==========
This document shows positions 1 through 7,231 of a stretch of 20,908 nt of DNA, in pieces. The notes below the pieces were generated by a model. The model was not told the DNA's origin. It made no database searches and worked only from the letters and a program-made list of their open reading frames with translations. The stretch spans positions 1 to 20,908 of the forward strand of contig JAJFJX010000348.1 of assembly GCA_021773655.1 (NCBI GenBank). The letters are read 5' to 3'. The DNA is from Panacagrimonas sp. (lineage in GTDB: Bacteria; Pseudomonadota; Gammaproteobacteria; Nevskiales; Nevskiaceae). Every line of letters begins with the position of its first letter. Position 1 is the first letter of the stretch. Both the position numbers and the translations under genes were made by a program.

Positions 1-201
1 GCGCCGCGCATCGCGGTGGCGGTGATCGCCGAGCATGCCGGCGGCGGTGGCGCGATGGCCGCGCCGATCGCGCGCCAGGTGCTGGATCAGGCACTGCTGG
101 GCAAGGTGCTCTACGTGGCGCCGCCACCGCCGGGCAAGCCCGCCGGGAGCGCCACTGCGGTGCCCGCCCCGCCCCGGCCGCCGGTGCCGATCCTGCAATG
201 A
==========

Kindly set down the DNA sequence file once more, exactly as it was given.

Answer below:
This document shows positions 1 through 7,231 of a stretch of 20,908 nt of DNA, in pieces. The notes below the pieces were generated by a model. The model was not told the DNA's origin. It made no database searches and worked only from the letters and a program-made list of their open reading frames with translations. The stretch spans positions 1 to 20,908 of the forward strand of contig JAJFJX010000348.1 of assembly GCA_021773655.1 (NCBI GenBank). The letters are read 5' to 3'. The DNA is from Panacagrimonas sp. (lineage in GTDB: Bacteria; Pseudomonadota; Gammaproteobacteria; Nevskiales; Nevskiaceae). Every line of letters begins with the position of its first letter. Position 1 is the first letter of the stretch. Both the position numbers and the translations under genes were made by a program.

Positions 1-201
1 GCGCCGCGCATCGCGGTGGCGGTGATCGCCGAGCATGCCGGCGGCGGTGGCGCGATGGCCGCGCCGATCGCGCGCCAGGTGCTGGATCAGGCACTGCTGG
101 GCAAGGTGCTCTACGTGGCGCCGCCACCGCCGGGCAAGCCCGCCGGGAGCGCCACTGCGGTGCCCGCCCCGCCCCGGCCGCCGGTGCCGATCCTGCAATG
201 A